It's called the Rule of Thirds; I learned this one while studying photography, painting, AND design while in college. The deal is you divide your image into nine sections by two equally-spaced horizontal and vertical lines. Those four lines should ideally correlate to important features within your photograph. Additionally, the four intersections created these line can highlight features of your image. This is a very simple method of increasing visual interest in your subject.
Here is an example of a cute picture of The Cutest Puppy Ever where I didn't employ the technique (he's still adorable!):
So I've taken a step forward, flipped it vertically, turned on my flash, and employed the rule of thirds...here's the result:
I'd like to illustrate further what I mean by The Rule of Thirds; if you're like me, my above description won't hold a candle to this: Now does,
The deal is you divide your image into nine sections by two equally-spaced horizontal and vertical lines. Those four lines should ideally correlate to important features within your photograph. Additionally, the four intersections created these line can highlight features of your image.make more sense? There are two lines that run across the image, and two that run up and down. If you are taking a picture with a horizon line, or a table line, or any horizontal line...if you place that line on one of those two guidelines you're pretty much sure of a good shot. Similarly, if you are taking pictures of a cliff, or a building, or people in front of a cliff or building, place those big details on the guidelines.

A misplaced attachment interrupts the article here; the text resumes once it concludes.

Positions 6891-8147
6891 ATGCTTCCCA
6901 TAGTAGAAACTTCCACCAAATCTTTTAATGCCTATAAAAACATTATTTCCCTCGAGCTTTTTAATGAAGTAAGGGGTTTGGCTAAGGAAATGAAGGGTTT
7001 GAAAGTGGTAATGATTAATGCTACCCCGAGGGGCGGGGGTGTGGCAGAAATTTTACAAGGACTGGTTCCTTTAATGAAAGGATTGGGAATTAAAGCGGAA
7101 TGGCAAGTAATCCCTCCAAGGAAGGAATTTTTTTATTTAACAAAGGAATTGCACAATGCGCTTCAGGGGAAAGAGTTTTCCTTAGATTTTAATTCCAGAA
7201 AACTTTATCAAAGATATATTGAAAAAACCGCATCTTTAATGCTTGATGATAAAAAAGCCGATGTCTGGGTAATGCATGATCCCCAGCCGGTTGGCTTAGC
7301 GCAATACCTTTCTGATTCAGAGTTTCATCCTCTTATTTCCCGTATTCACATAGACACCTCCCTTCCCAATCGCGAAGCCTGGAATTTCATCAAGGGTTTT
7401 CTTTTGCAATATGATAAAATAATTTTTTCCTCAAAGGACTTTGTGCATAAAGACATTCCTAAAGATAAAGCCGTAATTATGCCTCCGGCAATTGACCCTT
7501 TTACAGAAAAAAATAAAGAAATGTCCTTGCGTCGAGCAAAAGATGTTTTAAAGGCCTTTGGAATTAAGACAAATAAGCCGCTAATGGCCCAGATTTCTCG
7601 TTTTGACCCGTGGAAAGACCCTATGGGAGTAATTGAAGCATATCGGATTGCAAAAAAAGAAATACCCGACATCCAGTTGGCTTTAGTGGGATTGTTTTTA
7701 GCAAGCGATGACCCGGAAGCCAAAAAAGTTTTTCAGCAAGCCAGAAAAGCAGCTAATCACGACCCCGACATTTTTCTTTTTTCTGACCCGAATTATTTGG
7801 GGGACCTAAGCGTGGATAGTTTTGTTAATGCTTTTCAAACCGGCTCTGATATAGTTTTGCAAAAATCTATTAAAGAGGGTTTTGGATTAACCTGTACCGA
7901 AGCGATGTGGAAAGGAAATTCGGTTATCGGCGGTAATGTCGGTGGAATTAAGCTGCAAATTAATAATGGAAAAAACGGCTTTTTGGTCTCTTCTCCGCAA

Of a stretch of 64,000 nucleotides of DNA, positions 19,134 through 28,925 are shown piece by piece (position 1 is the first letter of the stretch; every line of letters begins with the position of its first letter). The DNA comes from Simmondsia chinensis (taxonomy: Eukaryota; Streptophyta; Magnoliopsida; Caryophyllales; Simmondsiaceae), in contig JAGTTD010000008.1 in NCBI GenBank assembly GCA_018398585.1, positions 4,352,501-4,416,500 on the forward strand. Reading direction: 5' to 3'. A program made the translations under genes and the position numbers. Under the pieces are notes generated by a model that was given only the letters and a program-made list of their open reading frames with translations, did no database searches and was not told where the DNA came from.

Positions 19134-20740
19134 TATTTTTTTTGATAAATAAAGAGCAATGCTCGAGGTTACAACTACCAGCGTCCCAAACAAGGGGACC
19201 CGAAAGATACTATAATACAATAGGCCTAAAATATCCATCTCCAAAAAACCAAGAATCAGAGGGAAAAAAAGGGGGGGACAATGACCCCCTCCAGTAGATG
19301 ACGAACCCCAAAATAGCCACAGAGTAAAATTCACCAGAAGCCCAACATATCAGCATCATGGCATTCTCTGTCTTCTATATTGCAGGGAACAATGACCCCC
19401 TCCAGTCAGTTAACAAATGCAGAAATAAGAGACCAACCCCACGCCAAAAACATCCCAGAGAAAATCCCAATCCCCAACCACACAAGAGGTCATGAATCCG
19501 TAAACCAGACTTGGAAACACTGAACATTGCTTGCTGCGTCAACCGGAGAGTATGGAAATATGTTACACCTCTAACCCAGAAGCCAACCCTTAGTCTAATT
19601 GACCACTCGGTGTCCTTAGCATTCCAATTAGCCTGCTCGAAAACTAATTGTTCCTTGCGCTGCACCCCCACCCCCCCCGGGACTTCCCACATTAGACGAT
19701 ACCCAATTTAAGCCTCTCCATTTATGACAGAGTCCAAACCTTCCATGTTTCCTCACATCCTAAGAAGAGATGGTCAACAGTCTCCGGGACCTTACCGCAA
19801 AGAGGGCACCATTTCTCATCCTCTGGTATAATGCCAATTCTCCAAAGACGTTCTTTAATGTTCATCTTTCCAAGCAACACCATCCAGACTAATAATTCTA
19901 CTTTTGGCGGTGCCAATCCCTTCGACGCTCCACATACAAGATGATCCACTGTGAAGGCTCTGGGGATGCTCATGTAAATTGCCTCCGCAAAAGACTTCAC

In this image, I wasn't working with architectural or geographical landmarks, but those far closer to home. The rules work there as well. The pillow functioned as horizontal lines, and The Cutest Puppy Ever provided vertical. Better yet, his cute little button nose (!) fell right into one of the intersections, which makes for an even stronger composition as it gives your eye a natural place to rest.
No worries, the Rule of Thirds is a forgiving rule. You don't need to be exact; more than anything you need to avoid placing horizontal and vertical lines in dead center of your photograph...while that might be the obvious composition and is perfectly fine, it won't be the extraordinary photograph you are striving towards!
Mostly, enjoy taking those photos of your beautiful subjects! Snap away and don't be afraid to be creative...you'll be amazed at the amazing photographs you'll take!